Over here in Britain, Cameron, echinaceas have not been in the top ten of perennials until the last few years when the many new varieties have captured everyone's attention. Unfortunately, Mr Fothergill's Seeds are not available in the USA, although a limited selection from their range is availabvle in Canada at http://www.fothergills.ca

As to the red ones, Foxnfirefly, seed is not available but 'Tomato Soup', an excellent new scarlet variety from the USA, will be available from plants next year - at present the only supplier I can confirm is FuturePrimitive Plants (www.futureprimitiveplants.co.uk.

on 17 Nov 2008 at 12:32 PM

Dermot said:

Yes, but don't they just get too tall and fall over? Especially the double flowered varieties.

on 17 Nov 2008 at 12:42 PM

Foxnfirefly said:

Thanks, Mr. Rice!!  

on 18 Nov 2008 at 02:23 AM

Graham Rice said:

You're right, Dermot, 'Razzmatazz' in particular grows tall and the stems often fail to support the flowers. The similar 'Pink Double Delight' is both shorter and sturdier and more recent doubles like 'Hot Papaya' and 'Pink Poodle' are also a little shorter.

In fact. they key to ensuring that the stems support the heavy double flowers is not so much the thickness and strength of the stem itself but the strength of the junction between the stem and the crown of the plant.

on 19 Nov 2008 at 01:06 PM

sue-chan said:

Hi Graham - Yes, I really fell for this particular echinicea variety.  Not so happy with the razzamtazz - it's a bit much, if you ask me. :)   But this dreamcoat has lovely colours....

I'm a huge echnicea fan, partially because they are perennials and that they are fairly easy to grow once you drive the slugs away.  I'll let you know how the dreamcoat does - a packet is already sitting on my kitchen table...

on 24 Nov 2008 at 06:31 PM

Graham Rice said:

One thing to keep in mind, sue-chan, is that the newer colours - yellow, orange, scarlet etc - tend to insist on good winter drainage.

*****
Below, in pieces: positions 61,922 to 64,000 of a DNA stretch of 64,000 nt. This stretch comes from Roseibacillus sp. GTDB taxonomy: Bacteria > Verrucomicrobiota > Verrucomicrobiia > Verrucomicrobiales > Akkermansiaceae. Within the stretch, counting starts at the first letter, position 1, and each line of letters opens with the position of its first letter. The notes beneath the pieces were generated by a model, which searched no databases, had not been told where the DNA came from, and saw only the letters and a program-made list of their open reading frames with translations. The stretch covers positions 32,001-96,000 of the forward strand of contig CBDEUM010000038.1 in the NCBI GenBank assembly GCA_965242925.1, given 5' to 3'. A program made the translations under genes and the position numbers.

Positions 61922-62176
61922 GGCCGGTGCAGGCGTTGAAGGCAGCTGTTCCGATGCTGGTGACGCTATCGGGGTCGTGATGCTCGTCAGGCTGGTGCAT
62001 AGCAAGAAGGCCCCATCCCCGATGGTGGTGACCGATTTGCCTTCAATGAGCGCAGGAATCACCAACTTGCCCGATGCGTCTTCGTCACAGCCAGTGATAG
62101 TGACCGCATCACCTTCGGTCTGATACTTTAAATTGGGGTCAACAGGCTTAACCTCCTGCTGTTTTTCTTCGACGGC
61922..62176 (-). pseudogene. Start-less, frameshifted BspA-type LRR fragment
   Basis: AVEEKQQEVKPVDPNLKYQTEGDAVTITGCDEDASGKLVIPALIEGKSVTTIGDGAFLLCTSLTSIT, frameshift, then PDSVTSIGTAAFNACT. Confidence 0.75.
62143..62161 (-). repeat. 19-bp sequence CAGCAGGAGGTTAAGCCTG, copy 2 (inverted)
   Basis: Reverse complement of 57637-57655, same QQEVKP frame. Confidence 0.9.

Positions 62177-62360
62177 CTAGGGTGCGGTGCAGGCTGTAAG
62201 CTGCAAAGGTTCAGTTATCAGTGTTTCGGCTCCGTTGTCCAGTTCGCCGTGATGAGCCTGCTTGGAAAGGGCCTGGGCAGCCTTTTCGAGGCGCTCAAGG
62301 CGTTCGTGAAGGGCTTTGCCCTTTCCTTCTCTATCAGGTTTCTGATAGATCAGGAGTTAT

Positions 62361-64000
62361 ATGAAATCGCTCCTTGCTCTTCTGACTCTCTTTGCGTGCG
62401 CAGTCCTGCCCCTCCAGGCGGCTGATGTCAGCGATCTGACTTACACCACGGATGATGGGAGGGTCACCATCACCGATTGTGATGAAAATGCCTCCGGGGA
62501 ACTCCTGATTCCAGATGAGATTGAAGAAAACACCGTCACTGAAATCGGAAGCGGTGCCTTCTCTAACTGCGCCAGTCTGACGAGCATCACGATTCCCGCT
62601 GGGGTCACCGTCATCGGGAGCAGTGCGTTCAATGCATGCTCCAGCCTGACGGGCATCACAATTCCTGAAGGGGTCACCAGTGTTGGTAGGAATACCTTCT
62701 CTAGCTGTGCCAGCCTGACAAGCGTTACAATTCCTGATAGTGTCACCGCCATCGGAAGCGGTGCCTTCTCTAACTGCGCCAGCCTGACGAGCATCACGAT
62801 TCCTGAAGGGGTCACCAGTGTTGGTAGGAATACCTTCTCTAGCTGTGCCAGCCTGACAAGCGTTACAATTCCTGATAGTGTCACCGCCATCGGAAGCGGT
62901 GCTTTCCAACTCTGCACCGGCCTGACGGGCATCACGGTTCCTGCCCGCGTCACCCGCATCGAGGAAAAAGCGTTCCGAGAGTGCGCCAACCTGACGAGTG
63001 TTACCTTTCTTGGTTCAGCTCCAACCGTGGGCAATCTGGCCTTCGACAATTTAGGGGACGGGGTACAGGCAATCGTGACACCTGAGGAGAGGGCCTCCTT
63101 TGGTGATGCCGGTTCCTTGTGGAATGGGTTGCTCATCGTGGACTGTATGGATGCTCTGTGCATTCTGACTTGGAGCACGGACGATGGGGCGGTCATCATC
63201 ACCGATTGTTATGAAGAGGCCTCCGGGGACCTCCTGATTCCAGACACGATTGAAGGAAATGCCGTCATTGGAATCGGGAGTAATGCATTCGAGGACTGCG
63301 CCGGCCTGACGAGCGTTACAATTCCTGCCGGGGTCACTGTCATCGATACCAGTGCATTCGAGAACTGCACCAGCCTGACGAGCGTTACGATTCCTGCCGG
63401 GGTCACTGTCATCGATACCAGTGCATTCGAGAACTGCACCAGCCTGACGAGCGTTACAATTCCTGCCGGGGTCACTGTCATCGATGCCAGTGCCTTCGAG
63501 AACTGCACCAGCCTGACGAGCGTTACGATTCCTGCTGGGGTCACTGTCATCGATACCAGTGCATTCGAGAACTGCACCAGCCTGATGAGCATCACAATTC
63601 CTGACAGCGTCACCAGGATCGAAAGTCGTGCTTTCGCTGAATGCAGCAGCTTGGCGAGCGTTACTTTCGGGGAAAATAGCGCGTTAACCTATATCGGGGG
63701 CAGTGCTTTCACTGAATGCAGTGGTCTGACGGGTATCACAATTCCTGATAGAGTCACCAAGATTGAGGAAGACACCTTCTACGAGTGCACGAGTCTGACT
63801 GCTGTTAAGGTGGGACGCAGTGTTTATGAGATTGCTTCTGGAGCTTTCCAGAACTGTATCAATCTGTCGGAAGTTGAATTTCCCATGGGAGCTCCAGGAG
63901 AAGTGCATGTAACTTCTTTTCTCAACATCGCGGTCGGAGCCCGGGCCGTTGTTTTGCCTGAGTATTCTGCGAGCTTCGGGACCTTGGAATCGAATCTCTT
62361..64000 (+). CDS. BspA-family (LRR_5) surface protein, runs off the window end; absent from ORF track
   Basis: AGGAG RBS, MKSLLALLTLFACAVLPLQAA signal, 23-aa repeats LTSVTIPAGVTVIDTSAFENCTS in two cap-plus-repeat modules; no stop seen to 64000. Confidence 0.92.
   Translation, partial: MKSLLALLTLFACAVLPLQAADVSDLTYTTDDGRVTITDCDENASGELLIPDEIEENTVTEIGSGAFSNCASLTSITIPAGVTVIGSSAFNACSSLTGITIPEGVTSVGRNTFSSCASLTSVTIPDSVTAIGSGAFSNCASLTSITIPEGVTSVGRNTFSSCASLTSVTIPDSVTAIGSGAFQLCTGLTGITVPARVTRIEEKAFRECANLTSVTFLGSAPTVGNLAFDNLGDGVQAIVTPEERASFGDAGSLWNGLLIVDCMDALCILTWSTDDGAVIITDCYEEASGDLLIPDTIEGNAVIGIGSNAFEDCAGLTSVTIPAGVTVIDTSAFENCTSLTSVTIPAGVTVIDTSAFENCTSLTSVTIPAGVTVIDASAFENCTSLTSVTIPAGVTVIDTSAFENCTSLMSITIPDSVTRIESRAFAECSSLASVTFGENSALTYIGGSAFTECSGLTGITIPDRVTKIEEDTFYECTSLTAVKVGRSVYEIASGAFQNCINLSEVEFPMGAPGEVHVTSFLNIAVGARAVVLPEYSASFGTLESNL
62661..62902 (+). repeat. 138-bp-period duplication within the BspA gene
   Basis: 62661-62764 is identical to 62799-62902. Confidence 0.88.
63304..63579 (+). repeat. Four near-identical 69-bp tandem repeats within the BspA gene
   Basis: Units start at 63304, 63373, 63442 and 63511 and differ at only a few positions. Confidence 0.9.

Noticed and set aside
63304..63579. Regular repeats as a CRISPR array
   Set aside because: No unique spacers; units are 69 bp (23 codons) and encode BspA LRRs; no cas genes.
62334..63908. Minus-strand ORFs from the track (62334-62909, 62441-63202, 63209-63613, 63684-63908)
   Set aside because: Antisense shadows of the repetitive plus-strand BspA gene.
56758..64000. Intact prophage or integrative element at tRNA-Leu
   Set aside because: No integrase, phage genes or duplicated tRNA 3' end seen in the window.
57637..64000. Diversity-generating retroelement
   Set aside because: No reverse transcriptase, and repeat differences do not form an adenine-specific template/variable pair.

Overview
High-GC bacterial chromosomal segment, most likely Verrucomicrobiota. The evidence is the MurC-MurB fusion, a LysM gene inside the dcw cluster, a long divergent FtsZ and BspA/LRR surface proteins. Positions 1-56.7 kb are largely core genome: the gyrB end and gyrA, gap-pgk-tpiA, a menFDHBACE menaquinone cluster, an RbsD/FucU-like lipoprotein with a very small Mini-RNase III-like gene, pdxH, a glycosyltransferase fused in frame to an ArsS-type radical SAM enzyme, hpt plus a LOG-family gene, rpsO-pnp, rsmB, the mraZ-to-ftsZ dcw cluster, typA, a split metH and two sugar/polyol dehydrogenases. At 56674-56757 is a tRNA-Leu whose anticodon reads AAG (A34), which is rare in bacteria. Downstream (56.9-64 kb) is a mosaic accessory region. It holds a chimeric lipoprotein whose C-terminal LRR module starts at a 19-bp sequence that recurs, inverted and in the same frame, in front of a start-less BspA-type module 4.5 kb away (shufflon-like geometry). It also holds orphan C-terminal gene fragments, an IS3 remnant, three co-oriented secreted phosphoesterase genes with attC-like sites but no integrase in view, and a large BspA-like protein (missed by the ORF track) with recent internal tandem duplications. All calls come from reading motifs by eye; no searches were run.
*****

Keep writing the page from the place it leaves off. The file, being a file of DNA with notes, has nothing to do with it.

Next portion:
on 26 Nov 2008 at 02:41 PM

Martin Blow said:

To be honest the newer Echinacea varieties available in Britain don't perform very well for us - slow to establish, shy to flower and not very hardy. Added to this Razzamatazz is a really dirty pink - not very desirable! In our part of the country you can't beat the old varieties Rubinstern and White Swan for performance.

on 01 Dec 2008 at 01:08 PM

Graham Rice said:

What part of the country are you in, Martin? Is your soil well-drained?

on 01 Dec 2008 at 01:48 PM

Martin Blow said:

We garden in Cheshire on very sandy loam - so yes well drained. However we do very well with Heleniums and other moisure loving daisies. We've tried and lost Art's Pride on a number of occasions. Echinacea Sunrise has survived 3 years now and is only just making a good plant. The answer seems to be lots of compost and not overcrowding.

on 01 Dec 2008 at 03:09 PM

Graham Rice said:

Art's Pride is notoriously difficult to keep going, I'd say 'Harvest Moon' is more robust than most. It will be interesting to see how these seed-raised forms overwinter - be sure to keep and divide any that sail through the winter without problems.

on 02 Dec 2008 at 01:49 PM